Mallory–Neely House

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Mallory-Neely House
Mallory-Neely House Memphis TN 3.jpg
Mallory–Neely House is located in Tennessee
Mallory–Neely House
Mallory–Neely House is located in the US
Mallory–Neely House
Location 652 Adams Ave., Memphis, Tennessee
Coordinates 35°08′43″N 90°02′19″W / 35.14522°N 90.03849°W / 35.14522; -90.03849Coordinates: 35°08′43″N 90°02′19″W / 35.14522°N 90.03849°W / 35.14522; -90.03849
Built ca. 1852
Architectural style Italianate villa-style
Part of Victorian Village District (#72001253[1])
Added to NRHP 1972

The Mallory–Neely House is a historic residence on 652 Adams Avenue in Memphis, Tennessee, USA. It is located in the Victorian Village district of Memphis. It has been identified as one of numerous contributing properties in the historic district.


Around 1852, the mansion was built in the Italianate style as an early Victorian villa. From 1852 until 1969, the mansion was home to the families of Isaac Kirtland, Benjamin Babb, James C. Neely, Daniel Grant, and Barton Lee Mallory.[2]

In the 1880s and 1890s, the house was extensively renovated. During the renovation, the original two and one half stories of the building were extended to three full stories and the tower of the building was enlarged. After the renovation, the house consisted of 25 rooms. The Neely family decorated the mansion in the Victorian style, with parquet flooring, ornamental plasterwork, and ceiling stenciling.[3]

In 1969, the last resident of the mansion, Daisy Neely-Mallory, died at age 98. According to her wish, the house was deeded to the Daughters, Sons, and Children of the American Revolution.[3]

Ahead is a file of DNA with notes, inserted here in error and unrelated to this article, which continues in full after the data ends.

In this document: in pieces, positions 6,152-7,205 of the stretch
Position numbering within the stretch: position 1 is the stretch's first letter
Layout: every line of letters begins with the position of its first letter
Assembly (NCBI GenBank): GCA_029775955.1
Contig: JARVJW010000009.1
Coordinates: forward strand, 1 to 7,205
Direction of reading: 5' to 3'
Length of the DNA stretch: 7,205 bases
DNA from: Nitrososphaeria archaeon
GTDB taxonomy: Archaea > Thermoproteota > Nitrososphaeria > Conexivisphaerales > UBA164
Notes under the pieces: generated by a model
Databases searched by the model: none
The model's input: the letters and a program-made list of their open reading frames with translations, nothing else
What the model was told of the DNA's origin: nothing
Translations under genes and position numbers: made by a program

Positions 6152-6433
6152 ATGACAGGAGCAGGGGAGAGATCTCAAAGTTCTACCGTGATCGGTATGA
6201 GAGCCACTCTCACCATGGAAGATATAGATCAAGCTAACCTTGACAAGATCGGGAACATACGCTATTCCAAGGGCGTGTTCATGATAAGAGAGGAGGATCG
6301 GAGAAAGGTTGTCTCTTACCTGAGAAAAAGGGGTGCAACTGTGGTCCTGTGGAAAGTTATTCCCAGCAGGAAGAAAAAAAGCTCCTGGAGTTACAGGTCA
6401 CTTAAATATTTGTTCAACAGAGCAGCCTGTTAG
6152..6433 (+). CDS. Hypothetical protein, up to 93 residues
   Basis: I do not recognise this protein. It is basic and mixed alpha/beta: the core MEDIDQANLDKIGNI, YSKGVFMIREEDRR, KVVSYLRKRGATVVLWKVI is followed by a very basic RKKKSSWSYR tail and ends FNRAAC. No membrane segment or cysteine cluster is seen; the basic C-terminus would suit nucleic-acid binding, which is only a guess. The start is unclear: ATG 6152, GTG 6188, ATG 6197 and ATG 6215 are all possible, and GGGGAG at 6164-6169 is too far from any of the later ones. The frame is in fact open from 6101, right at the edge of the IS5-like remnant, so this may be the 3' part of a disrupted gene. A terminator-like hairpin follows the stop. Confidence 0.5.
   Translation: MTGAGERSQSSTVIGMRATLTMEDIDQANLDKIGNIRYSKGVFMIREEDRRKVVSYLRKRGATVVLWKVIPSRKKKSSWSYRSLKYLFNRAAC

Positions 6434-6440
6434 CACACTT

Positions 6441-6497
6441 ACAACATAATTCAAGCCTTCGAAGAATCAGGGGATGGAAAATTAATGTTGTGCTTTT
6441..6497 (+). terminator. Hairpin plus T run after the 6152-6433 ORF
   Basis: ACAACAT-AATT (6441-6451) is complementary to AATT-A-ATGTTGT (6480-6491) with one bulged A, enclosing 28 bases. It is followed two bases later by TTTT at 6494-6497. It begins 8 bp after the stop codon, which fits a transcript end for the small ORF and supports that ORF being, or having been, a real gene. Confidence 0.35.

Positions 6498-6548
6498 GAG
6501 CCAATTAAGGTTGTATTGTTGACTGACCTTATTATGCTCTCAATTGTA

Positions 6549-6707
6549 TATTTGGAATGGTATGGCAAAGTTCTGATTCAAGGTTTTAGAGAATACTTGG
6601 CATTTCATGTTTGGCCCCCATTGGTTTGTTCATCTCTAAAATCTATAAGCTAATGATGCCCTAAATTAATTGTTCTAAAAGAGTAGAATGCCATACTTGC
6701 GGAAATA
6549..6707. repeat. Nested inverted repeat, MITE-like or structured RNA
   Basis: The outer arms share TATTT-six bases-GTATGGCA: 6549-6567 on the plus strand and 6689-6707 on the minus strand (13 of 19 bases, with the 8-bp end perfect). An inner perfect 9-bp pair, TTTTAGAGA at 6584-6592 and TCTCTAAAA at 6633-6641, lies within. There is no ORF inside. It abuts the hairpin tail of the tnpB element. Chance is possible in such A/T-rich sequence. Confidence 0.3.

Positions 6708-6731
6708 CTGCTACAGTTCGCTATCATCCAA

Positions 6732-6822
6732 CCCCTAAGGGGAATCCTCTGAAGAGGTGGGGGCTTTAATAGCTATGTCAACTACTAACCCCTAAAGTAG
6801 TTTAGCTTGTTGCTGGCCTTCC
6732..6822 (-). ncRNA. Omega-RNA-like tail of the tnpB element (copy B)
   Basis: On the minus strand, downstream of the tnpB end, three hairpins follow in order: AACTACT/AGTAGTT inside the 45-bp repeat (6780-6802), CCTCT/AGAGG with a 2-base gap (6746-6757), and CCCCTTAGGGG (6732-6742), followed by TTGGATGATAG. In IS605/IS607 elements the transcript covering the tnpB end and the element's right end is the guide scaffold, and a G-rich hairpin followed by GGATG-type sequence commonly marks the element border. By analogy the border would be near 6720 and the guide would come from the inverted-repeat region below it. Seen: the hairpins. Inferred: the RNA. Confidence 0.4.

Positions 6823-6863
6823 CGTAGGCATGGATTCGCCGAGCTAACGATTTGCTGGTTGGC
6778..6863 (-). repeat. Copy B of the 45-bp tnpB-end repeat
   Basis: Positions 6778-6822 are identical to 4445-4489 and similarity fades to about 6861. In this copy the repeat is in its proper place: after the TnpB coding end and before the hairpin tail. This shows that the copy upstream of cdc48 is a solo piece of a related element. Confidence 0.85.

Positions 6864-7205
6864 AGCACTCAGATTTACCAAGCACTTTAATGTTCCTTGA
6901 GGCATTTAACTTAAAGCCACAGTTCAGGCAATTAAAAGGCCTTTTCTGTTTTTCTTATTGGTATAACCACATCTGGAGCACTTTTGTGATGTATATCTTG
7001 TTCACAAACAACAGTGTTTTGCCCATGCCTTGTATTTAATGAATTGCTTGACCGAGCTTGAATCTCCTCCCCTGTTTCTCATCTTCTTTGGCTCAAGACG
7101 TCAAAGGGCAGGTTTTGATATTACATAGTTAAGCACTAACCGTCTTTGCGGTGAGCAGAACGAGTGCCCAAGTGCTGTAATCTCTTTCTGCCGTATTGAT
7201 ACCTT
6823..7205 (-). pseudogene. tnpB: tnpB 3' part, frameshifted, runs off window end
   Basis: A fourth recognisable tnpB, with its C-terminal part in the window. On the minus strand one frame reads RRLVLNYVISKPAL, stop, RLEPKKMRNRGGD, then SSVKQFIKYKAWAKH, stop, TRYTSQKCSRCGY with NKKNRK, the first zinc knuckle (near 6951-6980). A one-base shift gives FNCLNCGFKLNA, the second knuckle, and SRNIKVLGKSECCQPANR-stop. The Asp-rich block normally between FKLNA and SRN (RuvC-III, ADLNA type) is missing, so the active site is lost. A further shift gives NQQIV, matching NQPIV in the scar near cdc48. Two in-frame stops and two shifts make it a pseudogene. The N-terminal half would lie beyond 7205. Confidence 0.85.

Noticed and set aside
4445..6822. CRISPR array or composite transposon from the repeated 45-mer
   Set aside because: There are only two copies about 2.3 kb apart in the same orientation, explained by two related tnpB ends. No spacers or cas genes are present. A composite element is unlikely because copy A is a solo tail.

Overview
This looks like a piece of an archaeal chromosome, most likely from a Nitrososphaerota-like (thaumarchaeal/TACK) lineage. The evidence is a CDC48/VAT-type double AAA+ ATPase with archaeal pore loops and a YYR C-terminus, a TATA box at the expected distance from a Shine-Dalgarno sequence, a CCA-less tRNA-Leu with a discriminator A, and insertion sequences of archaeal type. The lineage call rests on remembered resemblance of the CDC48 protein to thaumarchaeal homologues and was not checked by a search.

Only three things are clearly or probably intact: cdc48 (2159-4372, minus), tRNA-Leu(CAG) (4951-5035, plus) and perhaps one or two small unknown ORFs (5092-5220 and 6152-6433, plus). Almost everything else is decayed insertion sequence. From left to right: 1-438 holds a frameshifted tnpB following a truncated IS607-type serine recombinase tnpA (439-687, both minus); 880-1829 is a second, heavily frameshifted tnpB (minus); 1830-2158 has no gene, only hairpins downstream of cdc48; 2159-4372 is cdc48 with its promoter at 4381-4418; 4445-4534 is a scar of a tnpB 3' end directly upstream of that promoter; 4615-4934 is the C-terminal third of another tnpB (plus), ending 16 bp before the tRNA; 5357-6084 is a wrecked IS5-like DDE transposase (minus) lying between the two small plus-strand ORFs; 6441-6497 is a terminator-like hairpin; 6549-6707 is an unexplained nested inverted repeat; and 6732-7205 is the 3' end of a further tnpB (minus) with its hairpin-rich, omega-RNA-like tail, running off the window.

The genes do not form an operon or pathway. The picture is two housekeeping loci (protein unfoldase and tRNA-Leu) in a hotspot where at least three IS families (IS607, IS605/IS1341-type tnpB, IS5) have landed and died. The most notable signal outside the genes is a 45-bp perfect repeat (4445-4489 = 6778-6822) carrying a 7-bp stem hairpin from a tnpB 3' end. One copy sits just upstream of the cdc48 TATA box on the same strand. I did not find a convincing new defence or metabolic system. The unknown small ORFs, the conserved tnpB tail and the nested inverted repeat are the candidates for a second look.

In 1972, the Victorian Village district of Memphis was listed in the National Register of Historic Places. In 1973 the mansion was adapted for use as a house museum, featuring furnishings of the Victorian era.[2] The museum is operated by the City of Memphis and Museums Inc. since 1987 and is part of the Pink Palace Family of Museums.[3][4]

In 2005, the Mallory–Neely House was closed to the public due to the need for expensive renovations and funding problems of the City of Memphis.[5] As of 2014 the house is open to the public.[6] It was reopened in early November 2012 in a special ceremony for VIPs. It reopened to the general public a week later on November 11, 2012. The house has been stabilized and re-roofed with slate tiles and full copper trim. The house has had numerous additions to make it accessible under Americans with Disabilities Act of 1990 (ADA) rules. As of November 4, 2012, the public is admitted on Fridays and Saturdays. A ramp allows entry to the first floor. The carriage house serves as the ticket office, and is also the venue for a 20-minute video about the museum.[4]

See also[edit]


  1. ^ National Park Service (2010-07-09). "National Register Information System". National Register of Historic Places. National Park Service. 
  2. ^ a b Historical marker - Historical marker on the property erected by the Tennessee Historical Commission
  3. ^ a b c Campbell, Wendy S. (1998). "Mallory-Neely House". Tennessee Encyclopedia of History and Culture. Retrieved 2009-06-03. 
  4. ^ a b "Mallory-Neely House - Pink Palace Family of Museums". City of Memphis Division of Park Services and Museums Inc. Retrieved 2009-06-03. 
  5. ^ "Mallory-Neely House in Memphis to Welcome Tourists Again". The Commercial Appeal. Retrieved 2012-11-02. 
  6. ^ "Mallory-Neely House". Retrieved 2014-07-26. 

External links[edit]